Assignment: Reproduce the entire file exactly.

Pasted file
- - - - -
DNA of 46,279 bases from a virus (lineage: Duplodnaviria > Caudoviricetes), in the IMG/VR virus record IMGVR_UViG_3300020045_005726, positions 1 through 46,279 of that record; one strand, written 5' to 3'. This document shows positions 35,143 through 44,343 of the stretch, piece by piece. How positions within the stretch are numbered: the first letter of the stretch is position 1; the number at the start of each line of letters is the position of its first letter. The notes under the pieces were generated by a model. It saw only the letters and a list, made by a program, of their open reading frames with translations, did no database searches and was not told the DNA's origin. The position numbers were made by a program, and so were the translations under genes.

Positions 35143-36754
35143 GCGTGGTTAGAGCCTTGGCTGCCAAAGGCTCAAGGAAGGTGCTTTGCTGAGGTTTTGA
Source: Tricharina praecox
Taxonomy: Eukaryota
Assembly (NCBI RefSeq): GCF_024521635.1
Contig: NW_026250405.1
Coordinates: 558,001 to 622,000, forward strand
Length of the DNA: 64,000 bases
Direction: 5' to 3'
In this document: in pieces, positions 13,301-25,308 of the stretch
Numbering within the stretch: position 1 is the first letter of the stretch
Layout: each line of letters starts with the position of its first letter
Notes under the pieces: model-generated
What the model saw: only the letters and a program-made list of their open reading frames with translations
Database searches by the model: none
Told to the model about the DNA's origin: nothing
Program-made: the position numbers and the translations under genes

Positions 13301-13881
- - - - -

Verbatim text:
DNA of 46,279 bases from a virus (lineage: Duplodnaviria > Caudoviricetes), in the IMG/VR virus record IMGVR_UViG_3300020045_005726, positions 1 through 46,279 of that record; one strand, written 5' to 3'. This document shows positions 35,143 through 44,343 of the stretch, piece by piece. How positions within the stretch are numbered: the first letter of the stretch is position 1; the number at the start of each line of letters is the position of its first letter. The notes under the pieces were generated by a model. It saw only the letters and a list, made by a program, of their open reading frames with translations, did no database searches and was not told the DNA's origin. The position numbers were made by a program, and so were the translations under genes.

Positions 35143-36754
35143 GCGTGGTTAGAGCCTTGGCTGCCAAAGGCTCAAGGAAGGTGCTTTGCTGAGGTTTTGA
Source: Tricharina praecox
Taxonomy: Eukaryota
Assembly (NCBI RefSeq): GCF_024521635.1
Contig: NW_026250405.1
Coordinates: 558,001 to 622,000, forward strand
Length of the DNA: 64,000 bases
Direction: 5' to 3'
In this document: in pieces, positions 13,301-25,308 of the stretch
Numbering within the stretch: position 1 is the first letter of the stretch
Layout: each line of letters starts with the position of its first letter
Notes under the pieces: model-generated
What the model saw: only the letters and a program-made list of their open reading frames with translations
Database searches by the model: none
Told to the model about the DNA's origin: nothing
Program-made: the position numbers and the translations under genes

Positions 13301-13881